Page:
Australian energy security in a connected world


By Glenn Johnson, Editor, Process Technology
Tuesday, 12 December, 2017


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Politics aside, the future of Australian energy networks is looking exciting, with digitalisation and a greater mix of cheaper energy sources coming online — but we mustn’t ignore the elephant in the room: cybersecurity risk.

Unless you have been living in another country it would have been near impossible to be unaware of the debate over energy security. But then again, with a Prime Minister who has sloganised “engineering and economics” as the Coalition approach to energy security, and the constant Canberra political blame game, it would be no surprise if you have switched off. As with the climate change ‘debate’ before it, it is mainly only the politicians and commentators that we tend to hear from regarding energy, and very little is heard from real experts. That’s not to say that expert opinion is not sought: it’s just that it seems to only be of interest to politicians when the advice given fits in with their current political agenda.

Nevertheless, engineers and scientists need to keep on finding real scientific and engineering solutions to the problem of energy security, as they have always done, regardless of the political melodrama.

There are many elements to the energy security debate, and to the work going on in the background, whether it be the ‘economics and engineering’ of fossil fuels versus renewables, or energy storage and energy demand — and of course solving the problem of the reliability and resilience of the distribution network. One such, perhaps more esoteric, element of energy security is cybersecurity: a subject that doesn’t seem to make it into the mass media as a talking point.

Cybersecurity: the third aspect of energy security

Energy security, as presented in the media, tends to revolve around two aspects:

  1. Ensuring there is sufficient generation to meet demand when it is at its peak.
  2. Ensuring that the energy grid can deal with contingencies like faults or generation failures.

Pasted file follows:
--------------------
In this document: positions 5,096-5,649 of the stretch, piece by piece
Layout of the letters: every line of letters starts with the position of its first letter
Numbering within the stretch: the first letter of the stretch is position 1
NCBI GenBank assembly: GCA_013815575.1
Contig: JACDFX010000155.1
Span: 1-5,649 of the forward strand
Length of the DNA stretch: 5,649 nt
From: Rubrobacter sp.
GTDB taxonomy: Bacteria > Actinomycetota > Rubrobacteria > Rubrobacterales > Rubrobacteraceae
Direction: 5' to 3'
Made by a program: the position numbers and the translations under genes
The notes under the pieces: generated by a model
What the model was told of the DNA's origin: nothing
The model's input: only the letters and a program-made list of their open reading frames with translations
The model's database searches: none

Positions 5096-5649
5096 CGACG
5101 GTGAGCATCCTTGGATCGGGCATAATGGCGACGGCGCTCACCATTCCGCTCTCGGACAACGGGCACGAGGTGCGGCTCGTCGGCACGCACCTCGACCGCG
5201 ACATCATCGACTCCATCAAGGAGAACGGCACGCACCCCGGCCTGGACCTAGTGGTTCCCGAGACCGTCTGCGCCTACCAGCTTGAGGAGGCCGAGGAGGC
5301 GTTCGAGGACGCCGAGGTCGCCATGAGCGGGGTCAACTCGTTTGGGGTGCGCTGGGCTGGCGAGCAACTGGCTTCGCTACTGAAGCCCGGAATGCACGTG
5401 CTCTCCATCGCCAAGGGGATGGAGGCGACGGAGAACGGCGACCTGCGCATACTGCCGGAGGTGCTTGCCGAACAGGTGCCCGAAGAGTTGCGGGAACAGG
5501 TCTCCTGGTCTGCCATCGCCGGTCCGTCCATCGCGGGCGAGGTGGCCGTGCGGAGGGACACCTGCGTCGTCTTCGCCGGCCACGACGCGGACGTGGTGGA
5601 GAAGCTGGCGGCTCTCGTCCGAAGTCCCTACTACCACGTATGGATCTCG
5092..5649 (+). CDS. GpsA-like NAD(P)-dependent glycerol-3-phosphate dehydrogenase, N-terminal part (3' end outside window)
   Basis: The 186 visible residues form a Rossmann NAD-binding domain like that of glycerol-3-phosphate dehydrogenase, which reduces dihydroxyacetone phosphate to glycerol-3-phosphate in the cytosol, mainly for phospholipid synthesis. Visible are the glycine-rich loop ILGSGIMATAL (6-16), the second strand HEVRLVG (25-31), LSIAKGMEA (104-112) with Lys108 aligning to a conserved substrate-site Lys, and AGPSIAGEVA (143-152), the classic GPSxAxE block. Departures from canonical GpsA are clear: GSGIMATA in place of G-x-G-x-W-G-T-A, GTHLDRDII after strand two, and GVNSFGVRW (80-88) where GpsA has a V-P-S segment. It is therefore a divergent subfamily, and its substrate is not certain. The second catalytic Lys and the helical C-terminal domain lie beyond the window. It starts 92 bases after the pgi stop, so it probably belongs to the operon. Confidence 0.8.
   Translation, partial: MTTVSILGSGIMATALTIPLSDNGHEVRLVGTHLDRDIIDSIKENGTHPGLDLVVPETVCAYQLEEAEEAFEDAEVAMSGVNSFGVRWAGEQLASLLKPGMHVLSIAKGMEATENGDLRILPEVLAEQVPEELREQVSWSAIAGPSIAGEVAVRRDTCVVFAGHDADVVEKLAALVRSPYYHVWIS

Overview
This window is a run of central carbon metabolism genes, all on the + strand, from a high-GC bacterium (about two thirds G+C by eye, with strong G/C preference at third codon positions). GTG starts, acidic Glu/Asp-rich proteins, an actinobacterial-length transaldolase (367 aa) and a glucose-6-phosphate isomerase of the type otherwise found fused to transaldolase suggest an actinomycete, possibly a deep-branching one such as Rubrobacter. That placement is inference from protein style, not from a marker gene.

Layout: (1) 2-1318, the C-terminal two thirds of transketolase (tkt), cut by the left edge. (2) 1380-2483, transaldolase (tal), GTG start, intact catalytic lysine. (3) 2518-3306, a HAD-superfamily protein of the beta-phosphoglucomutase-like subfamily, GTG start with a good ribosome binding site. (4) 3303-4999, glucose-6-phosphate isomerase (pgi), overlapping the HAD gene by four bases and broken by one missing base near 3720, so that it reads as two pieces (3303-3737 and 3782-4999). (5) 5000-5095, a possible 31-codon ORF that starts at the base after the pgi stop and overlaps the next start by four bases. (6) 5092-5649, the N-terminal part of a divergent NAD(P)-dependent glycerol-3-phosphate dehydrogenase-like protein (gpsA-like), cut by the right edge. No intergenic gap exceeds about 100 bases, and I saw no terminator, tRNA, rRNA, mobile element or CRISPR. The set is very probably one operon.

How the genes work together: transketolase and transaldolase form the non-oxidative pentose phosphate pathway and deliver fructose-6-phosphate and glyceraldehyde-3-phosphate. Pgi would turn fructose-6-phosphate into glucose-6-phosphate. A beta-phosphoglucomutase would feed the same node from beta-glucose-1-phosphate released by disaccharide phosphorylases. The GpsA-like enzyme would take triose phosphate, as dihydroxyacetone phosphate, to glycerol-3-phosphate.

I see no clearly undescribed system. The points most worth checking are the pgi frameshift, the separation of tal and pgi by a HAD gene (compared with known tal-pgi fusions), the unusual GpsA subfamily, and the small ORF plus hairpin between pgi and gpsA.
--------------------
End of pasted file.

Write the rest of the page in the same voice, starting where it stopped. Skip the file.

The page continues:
The achieving of these two goals is obvious and fundamental to achieving a reliable energy supply. In the public media debate we only hear discussions of energy prices for consumers and arguments about resurrecting ageing coal-fired power stations — arguments dumbed down and simplified for mass public consumption.

But we live in a highly connected and digital world. Achieving maximum control of the grid in today’s world necessarily implies greater digitalisation and networking: the best results and the greatest efficiency will be achieved by leveraging modern digital technologies such as the Industrial Internet of Things (IIoT). Enhanced grid intelligence through digitalisation and data sharing will make the grid more responsive to changes in electricity demand and better at integrating new sources of generation.

Leveraging digitalisation introduces a greater need to focus on cybersecurity. In the past, energy grids were based on centralised generation, and energy distribution was managed by a proprietary SCADA network disconnected from the internet and business networks. Modern connectivity, which enables greater data sharing, has the side effect of introducing new cyber hazards.

Reports and recommendations

In the Australian Government’s 2016 Threat Report, released by the government’s Australian Cyber Security Centre (ACSC), the energy sector was identified as the sector with the highest number of reported incidents or near-incidents relating to critical infrastructure. The report stated that between July 2015 and June 2016, CERT Australia responded to 14,804 cybersecurity incidents affecting Australian businesses, 418 of which involved systems of national interest and critical infrastructure.1